And all the Crazies... (none / 0) (#6)
    by ScottW714 on Wed Mar 14, 2012 at 04:12:24 PM EST
    ...will be forever vindicated and set free.

    Colorado (none / 0) (#11)
    by Abdul Abulbul Amir on Thu Mar 15, 2012 at 08:54:53 AM EST

    Colorado may need an "interference with lawful trade" law and arrest the feds.  


    Article VI, Clause 2 (5.00 / 1) (#12)
    by Yman on Thu Mar 15, 2012 at 09:18:44 AM EST
    The Supremacy Clause of the US Constitution.

    That still doesn't mean (none / 0) (#16)
    by Chuck0 on Thu Mar 15, 2012 at 11:40:38 AM EST
    they can't arrest a few of them. They may not be able to successfully prosecute any feds, but they can certainly lock'em up for a few days. They'd be welcomed with open arms by the rest of the detainees.

    Well, of course ... (none / 0) (#17)
    by Yman on Thu Mar 15, 2012 at 11:56:18 AM EST
    ... you can always make clearly unlawful arrests, but I never really thought of that as a good thing - or something we should encourage.  Plus, Colorado would be "welcomed" with a smackdown - and a few lawsuits, to boot.

    There is legal/illegal... (none / 0) (#18)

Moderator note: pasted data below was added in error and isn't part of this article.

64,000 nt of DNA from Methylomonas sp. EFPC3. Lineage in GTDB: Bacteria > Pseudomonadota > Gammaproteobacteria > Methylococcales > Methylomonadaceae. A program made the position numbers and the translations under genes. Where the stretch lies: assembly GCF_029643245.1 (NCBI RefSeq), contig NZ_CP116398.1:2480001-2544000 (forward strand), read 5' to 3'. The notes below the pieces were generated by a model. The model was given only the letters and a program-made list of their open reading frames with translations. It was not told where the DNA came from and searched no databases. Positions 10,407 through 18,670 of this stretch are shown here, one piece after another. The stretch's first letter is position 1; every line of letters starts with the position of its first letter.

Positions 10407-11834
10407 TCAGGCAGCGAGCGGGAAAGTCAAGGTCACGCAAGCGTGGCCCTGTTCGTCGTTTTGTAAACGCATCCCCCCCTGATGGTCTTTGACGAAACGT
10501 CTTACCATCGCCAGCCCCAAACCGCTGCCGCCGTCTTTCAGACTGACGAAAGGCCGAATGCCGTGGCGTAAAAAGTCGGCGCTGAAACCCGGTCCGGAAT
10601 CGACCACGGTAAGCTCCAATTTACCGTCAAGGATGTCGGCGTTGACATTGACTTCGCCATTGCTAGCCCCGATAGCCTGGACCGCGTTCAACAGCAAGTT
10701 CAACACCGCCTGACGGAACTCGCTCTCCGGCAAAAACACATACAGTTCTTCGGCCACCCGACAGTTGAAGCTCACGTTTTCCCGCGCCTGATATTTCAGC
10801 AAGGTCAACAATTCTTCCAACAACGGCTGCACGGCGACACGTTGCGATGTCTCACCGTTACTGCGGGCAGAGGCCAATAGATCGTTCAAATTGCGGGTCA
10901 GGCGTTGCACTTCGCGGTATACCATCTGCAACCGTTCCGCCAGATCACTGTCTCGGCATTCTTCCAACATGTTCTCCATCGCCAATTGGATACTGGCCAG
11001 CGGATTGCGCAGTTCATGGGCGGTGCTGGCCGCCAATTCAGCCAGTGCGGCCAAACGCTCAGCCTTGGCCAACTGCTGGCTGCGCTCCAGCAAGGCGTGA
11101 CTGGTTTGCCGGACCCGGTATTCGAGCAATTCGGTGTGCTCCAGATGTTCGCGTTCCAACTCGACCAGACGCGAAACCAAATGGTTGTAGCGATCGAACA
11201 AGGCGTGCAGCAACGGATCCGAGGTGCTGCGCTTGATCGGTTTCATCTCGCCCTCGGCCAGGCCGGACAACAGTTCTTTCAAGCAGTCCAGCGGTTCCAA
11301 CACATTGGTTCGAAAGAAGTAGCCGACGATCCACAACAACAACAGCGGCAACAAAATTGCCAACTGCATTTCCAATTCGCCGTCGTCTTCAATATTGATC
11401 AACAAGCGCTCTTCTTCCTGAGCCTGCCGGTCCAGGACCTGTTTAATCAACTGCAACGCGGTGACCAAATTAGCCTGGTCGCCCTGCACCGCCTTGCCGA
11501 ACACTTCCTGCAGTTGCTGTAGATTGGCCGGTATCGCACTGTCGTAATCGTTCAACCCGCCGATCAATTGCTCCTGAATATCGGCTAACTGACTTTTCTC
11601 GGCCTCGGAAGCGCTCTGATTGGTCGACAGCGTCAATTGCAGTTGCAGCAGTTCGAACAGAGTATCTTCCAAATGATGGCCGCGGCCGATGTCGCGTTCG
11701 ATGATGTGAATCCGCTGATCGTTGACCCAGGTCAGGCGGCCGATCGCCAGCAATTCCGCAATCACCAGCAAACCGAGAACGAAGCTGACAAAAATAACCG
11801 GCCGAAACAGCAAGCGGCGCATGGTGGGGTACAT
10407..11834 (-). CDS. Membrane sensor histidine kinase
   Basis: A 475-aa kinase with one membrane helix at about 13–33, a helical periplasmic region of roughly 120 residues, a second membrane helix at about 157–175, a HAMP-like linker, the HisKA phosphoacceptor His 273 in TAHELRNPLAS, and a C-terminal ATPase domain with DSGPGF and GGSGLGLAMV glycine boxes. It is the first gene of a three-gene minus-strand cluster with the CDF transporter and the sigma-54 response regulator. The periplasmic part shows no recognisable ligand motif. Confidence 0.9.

by kdog on Thu Mar 15, 2012 at 12:00:39 PM EST
    and there is right/wrong...and far too rare that the two shall meet.

    Arresting those attempting to kidnap and steal property is a bad thing?  Since when?


    Not "kidnapping" or "stealing" (none / 0) (#21)
    by Yman on Thu Mar 15, 2012 at 12:31:57 PM EST
    ... just because they're enforcing a law/laws that you don't like.  I know you hate drug laws and have major authoritarian issues with law enforcement at all levels, but change the law instead of making baseless arrests of guys who are just doing their job.

    BTW - I agree with the Boulder DA and would go even further - the legality of medical marijuana dispensaries should be left to the states.  If a state wants to allow them, they should be treated like any other business without fear of prosecution.


    If an alien landed... (none / 0) (#22)
    by kdog on Thu Mar 15, 2012 at 12:44:36 PM EST
    and witnessed a DEA raid as first contact, I'm confident they'd call it kidnapping.  Person A bonds Person B in chains and detains them...kidnapping.  Confiscates their possessions...stealing.

    Change the federal law?  We'd need something resembling a functioning representative democracy to accomplish that.  Change the law...you slay me;)


    By your definition, ... (none / 0) (#25)